Time-based Distributed Scheduling of Tasks in Embedded Linux Environment

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Dr. Kovácsházy Tamás
Department of Measurement and Information Systems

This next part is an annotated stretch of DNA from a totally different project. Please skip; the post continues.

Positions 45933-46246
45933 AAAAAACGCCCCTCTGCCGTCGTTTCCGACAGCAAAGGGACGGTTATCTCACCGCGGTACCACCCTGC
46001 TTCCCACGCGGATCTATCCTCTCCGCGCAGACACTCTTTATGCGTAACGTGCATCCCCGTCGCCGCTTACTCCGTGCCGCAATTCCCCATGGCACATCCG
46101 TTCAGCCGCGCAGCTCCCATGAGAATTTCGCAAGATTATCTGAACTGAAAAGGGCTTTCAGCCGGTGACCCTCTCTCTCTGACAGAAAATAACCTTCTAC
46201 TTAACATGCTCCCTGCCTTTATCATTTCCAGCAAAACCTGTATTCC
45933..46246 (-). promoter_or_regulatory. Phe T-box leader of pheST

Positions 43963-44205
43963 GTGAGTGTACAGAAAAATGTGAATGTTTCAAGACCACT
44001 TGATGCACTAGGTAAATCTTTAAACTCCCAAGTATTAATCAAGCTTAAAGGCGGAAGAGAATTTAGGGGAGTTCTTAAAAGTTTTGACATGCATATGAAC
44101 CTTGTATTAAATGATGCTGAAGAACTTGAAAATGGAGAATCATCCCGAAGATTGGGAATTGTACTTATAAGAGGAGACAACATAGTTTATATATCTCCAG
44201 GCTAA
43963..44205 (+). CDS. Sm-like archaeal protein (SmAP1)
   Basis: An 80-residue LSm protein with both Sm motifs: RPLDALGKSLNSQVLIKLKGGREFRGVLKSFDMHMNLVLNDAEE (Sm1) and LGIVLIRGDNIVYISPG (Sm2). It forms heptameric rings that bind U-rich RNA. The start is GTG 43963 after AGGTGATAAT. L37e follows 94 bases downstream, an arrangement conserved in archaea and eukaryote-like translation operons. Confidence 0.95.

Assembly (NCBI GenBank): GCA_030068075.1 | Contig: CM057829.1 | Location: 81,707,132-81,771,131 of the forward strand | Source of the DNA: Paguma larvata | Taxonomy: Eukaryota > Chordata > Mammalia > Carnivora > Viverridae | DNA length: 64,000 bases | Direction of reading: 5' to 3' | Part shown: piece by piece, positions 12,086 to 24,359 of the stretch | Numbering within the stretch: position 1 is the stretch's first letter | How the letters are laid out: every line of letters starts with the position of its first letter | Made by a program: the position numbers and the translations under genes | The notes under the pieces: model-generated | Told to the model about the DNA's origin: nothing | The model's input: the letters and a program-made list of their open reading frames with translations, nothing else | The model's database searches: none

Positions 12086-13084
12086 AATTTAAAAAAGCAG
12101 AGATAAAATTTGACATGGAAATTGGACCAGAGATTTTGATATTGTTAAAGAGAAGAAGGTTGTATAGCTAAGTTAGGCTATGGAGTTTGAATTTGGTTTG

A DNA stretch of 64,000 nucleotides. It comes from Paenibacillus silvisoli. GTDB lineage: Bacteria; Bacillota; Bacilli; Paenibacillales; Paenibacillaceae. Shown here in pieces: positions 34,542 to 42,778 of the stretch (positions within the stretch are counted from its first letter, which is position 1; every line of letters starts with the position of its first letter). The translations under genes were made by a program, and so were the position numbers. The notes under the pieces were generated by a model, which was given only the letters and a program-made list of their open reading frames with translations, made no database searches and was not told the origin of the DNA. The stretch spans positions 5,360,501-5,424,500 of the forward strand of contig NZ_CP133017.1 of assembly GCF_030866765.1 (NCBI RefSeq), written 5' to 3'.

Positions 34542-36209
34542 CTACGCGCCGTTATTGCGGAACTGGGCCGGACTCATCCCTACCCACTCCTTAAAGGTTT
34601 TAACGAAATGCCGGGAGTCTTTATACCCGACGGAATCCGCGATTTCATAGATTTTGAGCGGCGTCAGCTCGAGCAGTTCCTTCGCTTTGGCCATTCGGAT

Investigating the modern worldwide technological trends, we can say, that due to the development of technology and the decreasing price of computing power more and more electrical devices are used, that can communicate and exchange data with each other. These equipment are generally connected to a bigger network forming distributed systems consisting of many different nodes. Often these devices connect to the Internet too (this is the base of the IoT), taking advantage in the form of remote connection, data transfer, remote data storage. Due to the connected nature, it is an important question, what kind of interface and protocol is used for this purpose. General requirements are, that it has to be flexible, it should enable the transfer of many different types of content (real-time control messages, audio/video data or common bulk file transfer), which have led to the creation of the Time Sensitive Networking, that is able to handle normal and time-critical messages together on a simple Ethernet network. One of the crucial components of the TSN is the clock synchronization, which makes it possible for different applications to safely perform real-time data exchange. Currently, the IEEE 802.1AS-REV and the IEEE 1588 standards define the necessary protocols that can solve this task on an Ethernet network with optional hardware support. After ensuring the clock synchronization between the nodes the next step is to solve the time-based task scheduling, for which the used platform and the software have to be known. In my thesis related to this topic, I examine what possibilities exist to perform time-related tasks on Linux operating system running on embedded devices, and what kind of results and difficulties can be expected in such systems. First I introduce the above-mentioned clock synchronization standard, its implementation under Linux, the used hardware platform (BeagleBone Black), and the relevant parts and features of the Linux kernel. After that, I summarize the shortcomings of the used hardware (PPS signal generation, timestamping of external events), and present my suggestions to these problems. Next, I examine what kind of methods exist to improve the real-time capability of the normal kernel and show their results I have measured during tests. I also suggest a custom method for static time-based task scheduling, and finally demonstrate the usage of the clock synchronization in a simple demo application.


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